This posting is a tribute to all those wonderful vets who on a day-to-day basis put up with the madness of animal owners and the complete lack of inhibitions of their patients.
On Monday, I bundled all four animals (two dogs and two cats) into the car and took them off for their annual innoculations. All was going well. We were all calmly sitting in the waiting room when the door of the consultation room burst open and a carpet walked out towards us. The cats were safely in their pet voyagers, thank heavens. Labrador Oscar lept backwards into my lap while chewing his upper lip - a sign that says Holy shit, I dont know what to make of this! Bella the Collie yelped. Fortunately the carpet just stood there while its owner paid the bill. Afghan hounds are not know for their spontaneous intelligence.
Runway cleared and carpet ushered out, we were called in to see Jim Logan.
Jenga was first. The tiny grey cat had to be hauled out of the basket, hissing and swearing. Her immediate reaction was to look for an escape route. Leo was next. Jim held the basket upside down and poured Leo out onto the consultation table. Leo then proceed to dissappear into the surface of the table. Eyes shut tight, ears flat, shoulders hunched exuding the body language which said: I really don't exist. No wonder the vet back in Jo'burg called him Dorothy. Injection over, I suggested to Leo that he might want to get back into his basket. Yes, yes, came the response. Paws scrabbling for the per voyager, eyes still tightly shut, ears glued back.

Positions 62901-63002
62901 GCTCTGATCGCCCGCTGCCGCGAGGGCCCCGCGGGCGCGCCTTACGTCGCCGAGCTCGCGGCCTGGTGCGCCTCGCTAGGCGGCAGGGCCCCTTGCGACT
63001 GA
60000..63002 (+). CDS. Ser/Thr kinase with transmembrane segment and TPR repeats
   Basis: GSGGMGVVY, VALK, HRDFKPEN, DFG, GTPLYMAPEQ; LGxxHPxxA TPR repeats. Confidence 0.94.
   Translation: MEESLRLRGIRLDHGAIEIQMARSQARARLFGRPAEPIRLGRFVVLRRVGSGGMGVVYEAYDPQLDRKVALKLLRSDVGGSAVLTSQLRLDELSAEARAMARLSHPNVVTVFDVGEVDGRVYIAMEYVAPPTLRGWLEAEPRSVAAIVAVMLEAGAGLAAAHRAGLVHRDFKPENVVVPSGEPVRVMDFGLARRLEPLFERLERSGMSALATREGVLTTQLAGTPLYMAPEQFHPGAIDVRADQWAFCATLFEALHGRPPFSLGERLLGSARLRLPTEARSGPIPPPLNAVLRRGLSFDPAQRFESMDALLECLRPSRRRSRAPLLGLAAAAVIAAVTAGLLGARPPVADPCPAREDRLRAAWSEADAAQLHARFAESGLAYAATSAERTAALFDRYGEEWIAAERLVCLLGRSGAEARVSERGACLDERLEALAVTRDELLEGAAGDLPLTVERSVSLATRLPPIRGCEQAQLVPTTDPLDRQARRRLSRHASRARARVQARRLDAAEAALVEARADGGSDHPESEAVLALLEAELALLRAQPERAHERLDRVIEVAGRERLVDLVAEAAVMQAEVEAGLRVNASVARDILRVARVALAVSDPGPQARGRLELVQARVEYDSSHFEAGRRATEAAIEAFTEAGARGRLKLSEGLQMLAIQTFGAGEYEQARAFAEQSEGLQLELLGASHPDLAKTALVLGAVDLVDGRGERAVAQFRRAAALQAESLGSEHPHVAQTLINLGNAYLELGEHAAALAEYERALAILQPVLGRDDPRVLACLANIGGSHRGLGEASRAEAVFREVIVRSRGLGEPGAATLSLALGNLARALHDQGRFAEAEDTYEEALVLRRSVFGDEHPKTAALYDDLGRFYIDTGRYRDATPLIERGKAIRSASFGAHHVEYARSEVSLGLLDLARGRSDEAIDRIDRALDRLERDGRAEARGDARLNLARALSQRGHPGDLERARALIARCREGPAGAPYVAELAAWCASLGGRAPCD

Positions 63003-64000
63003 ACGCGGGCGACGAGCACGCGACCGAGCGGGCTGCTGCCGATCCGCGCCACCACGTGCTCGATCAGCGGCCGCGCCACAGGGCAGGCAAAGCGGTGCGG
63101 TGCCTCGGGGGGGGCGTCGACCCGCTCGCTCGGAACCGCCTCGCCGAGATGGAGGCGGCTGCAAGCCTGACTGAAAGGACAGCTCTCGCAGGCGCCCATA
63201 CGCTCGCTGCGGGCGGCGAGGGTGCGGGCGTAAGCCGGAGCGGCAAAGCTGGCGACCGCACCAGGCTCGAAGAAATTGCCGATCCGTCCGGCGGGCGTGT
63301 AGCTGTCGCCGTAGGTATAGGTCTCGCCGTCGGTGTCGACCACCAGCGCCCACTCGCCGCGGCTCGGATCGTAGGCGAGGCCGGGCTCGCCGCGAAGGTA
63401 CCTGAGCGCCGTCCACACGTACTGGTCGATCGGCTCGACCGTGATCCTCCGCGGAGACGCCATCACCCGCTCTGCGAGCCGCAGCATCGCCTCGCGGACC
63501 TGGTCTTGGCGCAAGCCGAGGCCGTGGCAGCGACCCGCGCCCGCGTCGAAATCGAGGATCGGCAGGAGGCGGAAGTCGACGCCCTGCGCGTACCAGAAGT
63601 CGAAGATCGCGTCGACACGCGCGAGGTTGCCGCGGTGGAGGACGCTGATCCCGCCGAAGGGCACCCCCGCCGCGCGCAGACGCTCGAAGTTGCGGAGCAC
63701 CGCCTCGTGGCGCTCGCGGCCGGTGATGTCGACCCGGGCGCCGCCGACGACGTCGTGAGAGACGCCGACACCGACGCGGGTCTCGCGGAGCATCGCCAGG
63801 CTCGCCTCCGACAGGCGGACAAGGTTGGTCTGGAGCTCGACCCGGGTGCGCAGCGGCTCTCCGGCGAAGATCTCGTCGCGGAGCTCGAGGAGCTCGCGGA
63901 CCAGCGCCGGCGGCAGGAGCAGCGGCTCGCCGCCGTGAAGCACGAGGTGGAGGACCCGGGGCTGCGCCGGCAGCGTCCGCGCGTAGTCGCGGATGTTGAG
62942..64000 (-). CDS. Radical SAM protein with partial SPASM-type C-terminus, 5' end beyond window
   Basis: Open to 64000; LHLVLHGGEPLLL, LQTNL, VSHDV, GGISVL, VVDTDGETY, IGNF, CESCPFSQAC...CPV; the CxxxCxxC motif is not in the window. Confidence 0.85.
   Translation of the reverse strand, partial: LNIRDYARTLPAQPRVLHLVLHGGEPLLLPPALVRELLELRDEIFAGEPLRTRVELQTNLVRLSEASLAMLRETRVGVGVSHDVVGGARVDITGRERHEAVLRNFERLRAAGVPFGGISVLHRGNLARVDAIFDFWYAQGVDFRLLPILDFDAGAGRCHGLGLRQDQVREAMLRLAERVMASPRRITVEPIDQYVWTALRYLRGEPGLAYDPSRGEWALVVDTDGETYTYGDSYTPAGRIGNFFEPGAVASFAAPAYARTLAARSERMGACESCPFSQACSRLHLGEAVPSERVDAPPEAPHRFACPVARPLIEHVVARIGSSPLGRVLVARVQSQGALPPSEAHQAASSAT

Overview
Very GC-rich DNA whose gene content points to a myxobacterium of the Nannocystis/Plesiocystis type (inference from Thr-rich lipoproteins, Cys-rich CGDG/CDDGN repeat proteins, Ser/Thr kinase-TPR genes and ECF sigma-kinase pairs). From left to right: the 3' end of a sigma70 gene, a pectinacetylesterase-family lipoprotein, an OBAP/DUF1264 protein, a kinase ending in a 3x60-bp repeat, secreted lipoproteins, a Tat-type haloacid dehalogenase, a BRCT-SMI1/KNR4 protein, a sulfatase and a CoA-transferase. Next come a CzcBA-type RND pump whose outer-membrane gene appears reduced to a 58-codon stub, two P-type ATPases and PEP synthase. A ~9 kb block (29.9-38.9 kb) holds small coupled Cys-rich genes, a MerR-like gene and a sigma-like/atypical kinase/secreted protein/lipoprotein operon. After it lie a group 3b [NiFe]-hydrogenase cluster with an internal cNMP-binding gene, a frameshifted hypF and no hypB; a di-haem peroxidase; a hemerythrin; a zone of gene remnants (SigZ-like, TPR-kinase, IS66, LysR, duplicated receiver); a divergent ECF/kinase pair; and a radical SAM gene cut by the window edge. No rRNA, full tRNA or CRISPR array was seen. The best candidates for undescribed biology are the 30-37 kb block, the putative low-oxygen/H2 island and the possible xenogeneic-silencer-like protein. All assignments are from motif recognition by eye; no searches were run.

The dogs were much easier save for the fact that Oscar flatly refused to stand on the scale. Before they knew it they were all back home and within seconds had totally forgotten that their weekhad started with a bang.
And then we got the blood results for the sheep. Our scanning had produced some interesting results. 4 barren, 7 singles and 11 twins. (Thank heavens not triplets.)The good news was our English ram had done his thing and if we did not witness sheep-type hanky panky it was just because he was showing classic English politness and modesty. The bad news was that 4 barren out of 22 is statistically too high and we needed to know why. One possibility was that the sheep have a mineral deficiency so we called the sheep vet out to take blood. So long suffering Martin Andrews arrived. Now the sheep behaved well, the problem was the hens. For some reason know only to themselves, they decided to hang about Martin, getting under his feet, tripping him up, talking to him. One even got air borne, fluttered into the back of his Land Rover and settled down making "I am going to lay an egg" type noises. He was very good natured about it and gently tossed her out. But I shook my head wondering what these poor vets have to tolerate everyday of their lives. Anyway the upshot is: no mineral deficiencies so we have to look further afield to resolve the question of our 4 barren ewes.